There is a limit, too, to what the custodians of a reward system, such as the department of science and technology and the National Research Foundation, can do, short of punitive or exclusionary measures.
So it is with any attempt to reward excellence, however defined, even when excellence is linked to transformation, black advancement, social responsibility and good pedagogies. Whatever the criteria, there will be institutions that are not “excellent”.
As the humanities task team was informed in one international encounter it had: “In the European model — you punish them—you cut their funding, thereby creating pressure to perform. Clearly, in the South African context the conclusion might be exactly the opposite—it might be that these are precisely the institutions that require priority support.
“But in order to identify that and to give benchmarks by which to measure the benefits derived from the priority support, the absolute criteria of excellence will be very useful, and as a methodological tool, and also as a pedagogical tool, to give a common language within which to think about, at national level, what our higher education and research institution should be.”
It is the consensus of the task team that our higher education and research system needs a differentiation not on the basis of resource inequality, but based on a differentiation of visions, of focuses and priorities.
We need to be flexible enough to allow for pluralism and diversity, be generous enough to allow competition between priorities and visions and still be able to co-operate. The key point is simply a diversity of visions that should be expressed within any well-functioning system.
It is correct, therefore, that in trying to address the humanities and social sciences, it is inevitable that one must deal with the concept of the university as such.
Take one dilemma. There are a number of institutions that have taken their more rural context seriously (invariably these were the hitherto disadvantaged Bantustan-based universities of the apartheid past) and have attempted to interact with land reform and agrarian programmes.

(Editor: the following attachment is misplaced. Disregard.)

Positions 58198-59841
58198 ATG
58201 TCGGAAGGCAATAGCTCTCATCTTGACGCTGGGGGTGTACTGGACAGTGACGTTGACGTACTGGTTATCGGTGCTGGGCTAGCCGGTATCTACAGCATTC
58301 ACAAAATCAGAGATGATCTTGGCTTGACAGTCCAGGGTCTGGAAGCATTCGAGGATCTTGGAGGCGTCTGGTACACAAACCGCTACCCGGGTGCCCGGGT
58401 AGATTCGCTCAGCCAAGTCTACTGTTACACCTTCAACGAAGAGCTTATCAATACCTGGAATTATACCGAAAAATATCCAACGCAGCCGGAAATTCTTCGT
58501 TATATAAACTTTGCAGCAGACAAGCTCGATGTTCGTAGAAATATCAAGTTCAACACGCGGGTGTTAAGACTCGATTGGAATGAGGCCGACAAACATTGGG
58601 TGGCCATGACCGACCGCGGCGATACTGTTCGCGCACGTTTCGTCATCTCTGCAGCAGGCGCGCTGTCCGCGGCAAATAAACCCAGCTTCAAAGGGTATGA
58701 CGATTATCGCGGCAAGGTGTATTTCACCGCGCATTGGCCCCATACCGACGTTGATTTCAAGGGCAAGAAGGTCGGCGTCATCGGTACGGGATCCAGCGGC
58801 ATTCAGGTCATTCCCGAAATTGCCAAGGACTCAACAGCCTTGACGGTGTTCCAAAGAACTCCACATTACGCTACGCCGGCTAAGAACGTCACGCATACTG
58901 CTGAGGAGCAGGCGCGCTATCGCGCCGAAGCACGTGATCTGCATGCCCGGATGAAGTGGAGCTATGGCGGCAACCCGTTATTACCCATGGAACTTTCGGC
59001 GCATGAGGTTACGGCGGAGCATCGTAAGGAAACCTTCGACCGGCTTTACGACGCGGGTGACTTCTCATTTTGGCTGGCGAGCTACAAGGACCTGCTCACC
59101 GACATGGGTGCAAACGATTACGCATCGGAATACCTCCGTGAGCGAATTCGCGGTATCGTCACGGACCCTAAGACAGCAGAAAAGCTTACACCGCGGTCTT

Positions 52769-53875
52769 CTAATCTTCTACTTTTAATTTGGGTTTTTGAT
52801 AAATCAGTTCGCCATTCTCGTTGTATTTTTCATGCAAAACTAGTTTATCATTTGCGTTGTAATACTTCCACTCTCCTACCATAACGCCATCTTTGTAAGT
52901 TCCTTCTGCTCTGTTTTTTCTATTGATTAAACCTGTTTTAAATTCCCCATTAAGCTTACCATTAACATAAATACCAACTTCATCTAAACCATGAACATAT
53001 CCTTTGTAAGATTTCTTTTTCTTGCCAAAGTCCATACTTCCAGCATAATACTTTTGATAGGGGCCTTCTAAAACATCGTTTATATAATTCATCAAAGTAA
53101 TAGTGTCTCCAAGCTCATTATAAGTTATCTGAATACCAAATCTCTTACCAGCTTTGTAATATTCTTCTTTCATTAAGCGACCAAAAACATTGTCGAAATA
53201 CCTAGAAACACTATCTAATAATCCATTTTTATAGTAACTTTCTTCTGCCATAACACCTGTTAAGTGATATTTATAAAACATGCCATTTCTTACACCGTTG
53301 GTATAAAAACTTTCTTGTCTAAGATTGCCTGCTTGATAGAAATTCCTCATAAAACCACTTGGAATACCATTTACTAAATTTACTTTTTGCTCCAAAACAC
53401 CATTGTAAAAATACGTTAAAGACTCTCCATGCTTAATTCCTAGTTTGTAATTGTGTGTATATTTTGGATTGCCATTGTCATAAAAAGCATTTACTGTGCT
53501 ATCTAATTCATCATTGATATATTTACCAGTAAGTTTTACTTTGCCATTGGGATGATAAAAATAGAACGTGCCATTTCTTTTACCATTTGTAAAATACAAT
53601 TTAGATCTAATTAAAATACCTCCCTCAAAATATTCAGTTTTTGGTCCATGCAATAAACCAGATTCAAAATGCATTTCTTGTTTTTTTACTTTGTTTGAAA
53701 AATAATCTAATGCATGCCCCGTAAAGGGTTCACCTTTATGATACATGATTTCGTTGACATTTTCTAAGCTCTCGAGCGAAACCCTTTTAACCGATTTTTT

It is also a serious social fact that industrialisation in South Africa did not entail deruralisation, and that the majority of South Africa’s black urban working class continues to support homesteads in the countryside.
But there are variations in what is meant by taking the rural context more seriously: there are those for whom, in the words of community leaders, “it is not a partnership, it is simply ‘extracting’ from us” as against those who are in a reciprocal, “working with” relationship.
How does one reward and differentiate, even if social responsibility and interaction are viewed in a more favourable (reward) light?
Granted, if one were to try to address the extreme inequality between universities, and the reality that they do operate in different worlds, how does one reward diverse integrities?
The urban-rural dimension of the new dispensation is one such dilemma; another relates to the vexed issue of the curriculum. In 19 of the 23 universities, members of academic staff and students criticised the curriculum.
To illustrate the dilemmas faced in this regard, one participant had the following to say: “We also have to look at our research agendas and our curriculum. We can’t transform the demographics of the staff and then have a curriculum that’s hanging over from the 1960s or 1970s or 1980s that is not dynamic.
“There are things we have to retain in South Africa because the 1960s, 1970s and 1980s, the apartheid struggle, produced interesting knowledge and insights. [Some people] know very well what I’m talking about, but also in the new context, how do we leverage that past excellence into a new form of excellence in the diversified environment? And also how do we look at our research agendas and our curriculum?”
Such a criticism does not remain within the university system, but extends to whatever elements of the humanities and social science curriculum exist in the primary and secondary education system.